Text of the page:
Initially, I went to the BC branch of the Editors Association of Canada (EAC) for my search. They have an online directory of editors where you can input some specific qualities and it spits out a list. I did this, and picked out 3 editors who looked like they’d be up my alley. I sent them emails and awaited their replies. I received responses and, unfortunately, all of them were booked up. However, one editor was kind enough to direct me to another resource listed on the EAC webpage that I’d managed to overlook – the BC Editors Hotline.
So the gist of it is: I email the hotline my request and key information about my project, the hotline coordinator sends the request out to all of the members, and anyone interested is free to respond to my post.
I didn’t know what to expect with my post, but the response was far greater than expected. I received 18 emails within a day and a half. Yay! People are interested!
So I set about the task of separating out the editors who sounded interesting to me and the ones who did not. Cutting the list down was easy to begin with. Three people spelt my name wrong. My name! How could I ever trust an editor who can’t even spell my name correctly in the email they send asking me to hire them. It’s not like it wasn’t right there in the hotline post, right above the email address which, by the way, also includes my name.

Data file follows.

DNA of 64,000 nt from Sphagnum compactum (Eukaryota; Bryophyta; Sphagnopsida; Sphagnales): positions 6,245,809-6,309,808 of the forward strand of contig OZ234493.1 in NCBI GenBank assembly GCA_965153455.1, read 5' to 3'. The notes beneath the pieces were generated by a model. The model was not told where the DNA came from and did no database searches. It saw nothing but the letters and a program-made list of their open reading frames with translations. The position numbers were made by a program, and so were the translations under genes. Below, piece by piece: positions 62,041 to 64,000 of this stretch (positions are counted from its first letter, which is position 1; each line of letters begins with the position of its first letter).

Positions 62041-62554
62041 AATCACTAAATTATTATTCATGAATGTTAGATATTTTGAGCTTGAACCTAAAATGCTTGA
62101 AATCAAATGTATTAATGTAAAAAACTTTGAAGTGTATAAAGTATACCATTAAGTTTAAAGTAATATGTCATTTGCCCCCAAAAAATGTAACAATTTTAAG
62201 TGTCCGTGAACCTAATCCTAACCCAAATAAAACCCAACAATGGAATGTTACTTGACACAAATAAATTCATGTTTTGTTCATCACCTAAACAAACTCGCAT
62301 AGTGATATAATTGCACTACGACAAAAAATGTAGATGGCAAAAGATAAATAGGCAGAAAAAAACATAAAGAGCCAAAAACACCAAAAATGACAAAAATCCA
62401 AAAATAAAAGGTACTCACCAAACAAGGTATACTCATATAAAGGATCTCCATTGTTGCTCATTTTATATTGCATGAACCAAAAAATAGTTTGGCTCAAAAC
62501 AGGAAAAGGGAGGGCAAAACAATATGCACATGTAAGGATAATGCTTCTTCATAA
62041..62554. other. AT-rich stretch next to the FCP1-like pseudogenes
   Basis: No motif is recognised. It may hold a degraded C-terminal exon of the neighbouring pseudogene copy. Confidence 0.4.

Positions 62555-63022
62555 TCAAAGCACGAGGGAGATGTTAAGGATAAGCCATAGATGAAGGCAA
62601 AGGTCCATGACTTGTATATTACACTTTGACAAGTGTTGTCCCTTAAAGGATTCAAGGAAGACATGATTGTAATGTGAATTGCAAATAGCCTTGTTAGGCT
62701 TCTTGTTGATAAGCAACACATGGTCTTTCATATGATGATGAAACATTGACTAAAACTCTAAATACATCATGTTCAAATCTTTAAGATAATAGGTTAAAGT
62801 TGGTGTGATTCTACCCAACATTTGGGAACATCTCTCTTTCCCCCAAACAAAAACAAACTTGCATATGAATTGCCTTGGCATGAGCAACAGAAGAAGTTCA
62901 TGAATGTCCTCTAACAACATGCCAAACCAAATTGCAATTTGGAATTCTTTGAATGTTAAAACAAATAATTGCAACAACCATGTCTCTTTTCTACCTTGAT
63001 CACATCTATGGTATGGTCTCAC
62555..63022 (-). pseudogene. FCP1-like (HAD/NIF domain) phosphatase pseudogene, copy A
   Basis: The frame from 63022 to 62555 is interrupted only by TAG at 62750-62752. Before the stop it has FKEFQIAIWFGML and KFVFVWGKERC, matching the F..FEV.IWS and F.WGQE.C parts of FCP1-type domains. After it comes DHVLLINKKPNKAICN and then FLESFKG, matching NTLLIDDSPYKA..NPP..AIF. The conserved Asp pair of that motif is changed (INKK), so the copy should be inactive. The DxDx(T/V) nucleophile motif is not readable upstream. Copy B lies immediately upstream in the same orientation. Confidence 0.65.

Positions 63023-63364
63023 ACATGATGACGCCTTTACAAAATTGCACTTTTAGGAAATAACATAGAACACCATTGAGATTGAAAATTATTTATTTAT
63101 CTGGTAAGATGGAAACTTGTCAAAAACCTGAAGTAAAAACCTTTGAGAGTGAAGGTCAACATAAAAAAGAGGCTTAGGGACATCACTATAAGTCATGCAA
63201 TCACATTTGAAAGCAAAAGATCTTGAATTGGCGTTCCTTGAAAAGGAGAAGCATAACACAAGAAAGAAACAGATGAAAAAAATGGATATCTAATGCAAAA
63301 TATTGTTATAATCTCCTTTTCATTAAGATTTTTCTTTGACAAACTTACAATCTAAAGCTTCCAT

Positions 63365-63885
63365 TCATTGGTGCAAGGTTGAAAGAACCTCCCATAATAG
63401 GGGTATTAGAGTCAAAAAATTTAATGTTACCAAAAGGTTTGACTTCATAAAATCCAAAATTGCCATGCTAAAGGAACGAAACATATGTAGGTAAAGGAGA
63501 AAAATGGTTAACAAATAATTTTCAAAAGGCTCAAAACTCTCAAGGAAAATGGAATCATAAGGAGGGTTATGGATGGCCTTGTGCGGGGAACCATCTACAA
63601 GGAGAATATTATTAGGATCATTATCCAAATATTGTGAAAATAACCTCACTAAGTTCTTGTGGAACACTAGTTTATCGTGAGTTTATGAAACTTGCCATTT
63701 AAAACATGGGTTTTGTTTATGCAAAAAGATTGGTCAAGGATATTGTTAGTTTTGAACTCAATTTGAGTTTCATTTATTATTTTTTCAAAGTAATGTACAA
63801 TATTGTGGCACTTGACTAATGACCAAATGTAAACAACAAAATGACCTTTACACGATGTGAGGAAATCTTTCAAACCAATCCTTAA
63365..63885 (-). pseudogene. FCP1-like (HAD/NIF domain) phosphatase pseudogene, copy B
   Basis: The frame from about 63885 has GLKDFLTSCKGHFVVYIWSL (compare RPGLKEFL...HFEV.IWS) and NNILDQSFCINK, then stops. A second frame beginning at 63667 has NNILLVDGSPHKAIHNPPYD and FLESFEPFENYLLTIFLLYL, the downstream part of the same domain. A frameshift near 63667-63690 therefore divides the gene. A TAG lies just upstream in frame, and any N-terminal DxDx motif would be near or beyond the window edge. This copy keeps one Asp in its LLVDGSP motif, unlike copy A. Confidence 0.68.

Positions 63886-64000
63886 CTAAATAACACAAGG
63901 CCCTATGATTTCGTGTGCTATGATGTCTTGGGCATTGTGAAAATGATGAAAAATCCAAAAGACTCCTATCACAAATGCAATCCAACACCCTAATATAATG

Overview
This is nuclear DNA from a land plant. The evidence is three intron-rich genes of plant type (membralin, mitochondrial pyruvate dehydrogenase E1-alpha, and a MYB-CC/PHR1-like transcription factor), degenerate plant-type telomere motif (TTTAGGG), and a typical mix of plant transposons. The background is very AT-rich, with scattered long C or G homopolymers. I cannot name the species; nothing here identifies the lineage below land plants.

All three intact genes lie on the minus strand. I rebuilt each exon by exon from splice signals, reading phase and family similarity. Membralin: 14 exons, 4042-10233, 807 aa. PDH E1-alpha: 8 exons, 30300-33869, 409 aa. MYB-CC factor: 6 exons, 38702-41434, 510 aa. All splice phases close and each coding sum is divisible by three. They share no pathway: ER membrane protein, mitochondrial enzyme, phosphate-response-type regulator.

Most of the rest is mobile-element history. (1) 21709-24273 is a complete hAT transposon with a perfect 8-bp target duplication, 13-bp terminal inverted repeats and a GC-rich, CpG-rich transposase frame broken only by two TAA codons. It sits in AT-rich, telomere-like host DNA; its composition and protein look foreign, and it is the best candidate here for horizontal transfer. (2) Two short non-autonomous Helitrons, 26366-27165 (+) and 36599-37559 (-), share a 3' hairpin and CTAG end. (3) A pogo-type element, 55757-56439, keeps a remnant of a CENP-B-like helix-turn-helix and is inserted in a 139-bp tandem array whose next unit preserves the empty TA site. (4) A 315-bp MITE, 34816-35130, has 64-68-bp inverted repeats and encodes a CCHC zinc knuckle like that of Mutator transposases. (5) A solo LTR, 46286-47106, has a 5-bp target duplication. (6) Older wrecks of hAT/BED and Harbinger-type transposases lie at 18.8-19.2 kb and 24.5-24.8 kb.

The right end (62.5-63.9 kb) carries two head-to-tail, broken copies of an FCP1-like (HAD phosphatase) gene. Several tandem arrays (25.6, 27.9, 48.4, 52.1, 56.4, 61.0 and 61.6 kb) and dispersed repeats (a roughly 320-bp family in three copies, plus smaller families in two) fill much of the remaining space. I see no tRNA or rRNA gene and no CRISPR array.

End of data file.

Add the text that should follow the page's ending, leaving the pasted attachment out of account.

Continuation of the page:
Boom, down to 15.
Next up was availability. I posted the date I aim to have the manuscript back by, but a few folks still put their hats in the ring for a later date. I’m ok with that, and if anything changes they could move up the list, but as is their ranking dropped relative to those who were more likely to complete the editing in the timeframe I need it by.